BROOKLYN, N.Y. — Civil rights leaders and activists called on the NYPD to exercise restraint with protesters awaiting a verdict in the murder trial of former Minneapolis police officer Derek Chauvin in the death of George Floyd.
The event at Barclays Center Sunday morning was led by Rev. Kevin McCall, who urged the police department to not use excessive force on demonstrators, as police had been criticized for doing during protests last spring in the aftermath of Floyd’s death.
“We saw with our very own eyes, individuals from the police department using excessive force,” McCall said of the clashes between police and protesters last year. “Not just using excessive force but committing crimes right in front of our eyes … There was video [of] officers hitting people.”
McCall referenced a demonstration organized last spring in Cadman Plaza that saw 50,000 people turn out to honor Floyd and peacefully march for justice across the Brooklyn Bridge.
“And we were peaceful. Individuals just walking down screaming ‘no justice, no peace,’ just pushed to the ground,” he said about officers’ treatment of protesters during the march.
Following weeks of violent clashes between police and protesters — many of which were caught on video — in the wake of Floyd’s death last year, Gov. Andrew Cuomo tapped New York Attorney General Letitia James to investigate the NYPD’s tactics.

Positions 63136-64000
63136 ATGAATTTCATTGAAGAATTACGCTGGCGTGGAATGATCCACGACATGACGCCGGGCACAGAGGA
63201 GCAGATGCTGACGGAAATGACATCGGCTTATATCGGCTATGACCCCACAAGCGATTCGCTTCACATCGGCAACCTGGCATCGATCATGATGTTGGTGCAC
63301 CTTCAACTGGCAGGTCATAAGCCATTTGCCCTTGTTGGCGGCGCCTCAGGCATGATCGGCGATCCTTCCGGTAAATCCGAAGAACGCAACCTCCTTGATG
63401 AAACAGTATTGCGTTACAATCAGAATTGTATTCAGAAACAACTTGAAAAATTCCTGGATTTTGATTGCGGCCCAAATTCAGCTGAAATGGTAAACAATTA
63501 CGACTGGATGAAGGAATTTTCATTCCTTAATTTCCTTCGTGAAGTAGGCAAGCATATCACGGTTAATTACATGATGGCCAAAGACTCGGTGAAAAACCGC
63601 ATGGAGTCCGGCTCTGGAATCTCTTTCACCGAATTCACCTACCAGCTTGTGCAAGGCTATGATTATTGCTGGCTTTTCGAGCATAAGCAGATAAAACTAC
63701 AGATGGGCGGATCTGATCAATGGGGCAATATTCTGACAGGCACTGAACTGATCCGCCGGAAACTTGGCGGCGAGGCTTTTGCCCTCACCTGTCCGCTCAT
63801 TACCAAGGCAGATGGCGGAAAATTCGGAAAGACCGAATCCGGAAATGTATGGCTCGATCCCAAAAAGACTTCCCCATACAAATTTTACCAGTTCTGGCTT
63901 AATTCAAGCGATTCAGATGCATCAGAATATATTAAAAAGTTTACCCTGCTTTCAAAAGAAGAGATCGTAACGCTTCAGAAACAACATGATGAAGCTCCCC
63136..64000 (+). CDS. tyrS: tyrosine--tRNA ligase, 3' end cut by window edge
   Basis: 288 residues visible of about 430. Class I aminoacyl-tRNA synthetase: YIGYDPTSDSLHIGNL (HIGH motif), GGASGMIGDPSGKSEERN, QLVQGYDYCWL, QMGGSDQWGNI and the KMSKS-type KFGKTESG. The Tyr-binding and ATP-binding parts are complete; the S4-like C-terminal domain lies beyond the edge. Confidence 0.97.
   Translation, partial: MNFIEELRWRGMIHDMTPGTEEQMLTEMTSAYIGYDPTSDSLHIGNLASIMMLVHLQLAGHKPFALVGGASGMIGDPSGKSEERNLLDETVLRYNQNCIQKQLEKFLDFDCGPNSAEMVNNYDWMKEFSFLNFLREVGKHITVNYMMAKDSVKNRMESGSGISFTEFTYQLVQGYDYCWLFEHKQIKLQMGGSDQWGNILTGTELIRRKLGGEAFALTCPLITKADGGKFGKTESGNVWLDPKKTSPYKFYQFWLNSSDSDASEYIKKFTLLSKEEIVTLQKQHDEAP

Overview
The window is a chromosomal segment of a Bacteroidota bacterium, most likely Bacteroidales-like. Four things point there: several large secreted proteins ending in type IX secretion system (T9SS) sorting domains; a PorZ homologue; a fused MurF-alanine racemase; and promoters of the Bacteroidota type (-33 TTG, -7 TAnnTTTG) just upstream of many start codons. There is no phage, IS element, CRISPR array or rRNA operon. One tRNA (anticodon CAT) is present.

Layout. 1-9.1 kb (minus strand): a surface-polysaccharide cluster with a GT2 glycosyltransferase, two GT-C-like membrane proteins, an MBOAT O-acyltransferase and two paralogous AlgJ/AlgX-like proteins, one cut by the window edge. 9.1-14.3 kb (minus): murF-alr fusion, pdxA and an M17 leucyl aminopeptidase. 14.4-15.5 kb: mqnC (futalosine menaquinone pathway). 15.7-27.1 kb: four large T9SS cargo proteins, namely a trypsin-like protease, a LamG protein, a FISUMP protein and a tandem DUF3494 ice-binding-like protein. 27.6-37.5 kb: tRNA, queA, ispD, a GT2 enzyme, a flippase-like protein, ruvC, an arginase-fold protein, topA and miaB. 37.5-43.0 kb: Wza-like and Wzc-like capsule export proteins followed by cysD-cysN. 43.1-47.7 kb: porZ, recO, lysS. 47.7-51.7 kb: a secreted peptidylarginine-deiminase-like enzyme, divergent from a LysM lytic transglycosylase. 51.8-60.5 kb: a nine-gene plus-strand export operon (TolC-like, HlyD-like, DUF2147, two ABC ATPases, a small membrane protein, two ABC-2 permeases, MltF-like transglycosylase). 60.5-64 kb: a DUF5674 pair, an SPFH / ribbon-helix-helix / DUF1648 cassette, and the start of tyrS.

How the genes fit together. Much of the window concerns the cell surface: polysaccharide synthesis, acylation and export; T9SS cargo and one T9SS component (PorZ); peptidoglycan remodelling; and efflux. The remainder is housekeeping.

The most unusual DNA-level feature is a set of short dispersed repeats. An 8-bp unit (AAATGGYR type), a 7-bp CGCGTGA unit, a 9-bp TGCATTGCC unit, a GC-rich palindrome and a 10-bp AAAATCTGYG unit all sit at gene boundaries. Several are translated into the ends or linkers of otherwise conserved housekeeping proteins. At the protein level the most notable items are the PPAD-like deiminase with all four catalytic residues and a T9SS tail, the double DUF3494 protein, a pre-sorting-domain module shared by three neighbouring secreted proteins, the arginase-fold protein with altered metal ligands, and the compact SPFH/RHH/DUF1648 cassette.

In January, the attorney general’s office sued the NYPD, calling the rough treatment of protesters part of a longstanding pattern of abuse that stemmed from inadequate training, supervision and discipline.
The lawsuit highlighted dozens of examples of alleged misconduct during the Floyd demonstrations, including the use of pepper spray and batons on protesters, trapping demonstrators with a technique called kettling and arresting medics and legal observers.
“That goes to show you there’s a problem in New York City with police and using excessive force,” McCall said of the attorney general’s actions.
The reverend said that whatever happens with the Chauvin trial verdict, which could come as early as this week, he and fellow activists will not allow the police to stop them from peacefully protesting.
“We are going to organize massive demonstrations, massive civil disobedience, we are going to disrupt this city if we don’t get justice,” McCall said. “Respect goes both ways, but you have to respect us to give us the right to protest.”
Closing arguments in the Chauvin trial are expected to take place Monday.
The NYPD instructed its officers on Friday not to take unscheduled days off until further notice. The NYPD said the order was “necessary in order to satisfy personnel requirements for any post-Derek Chauvin verdict protests.”
This story comprises reporting from The Associated Press.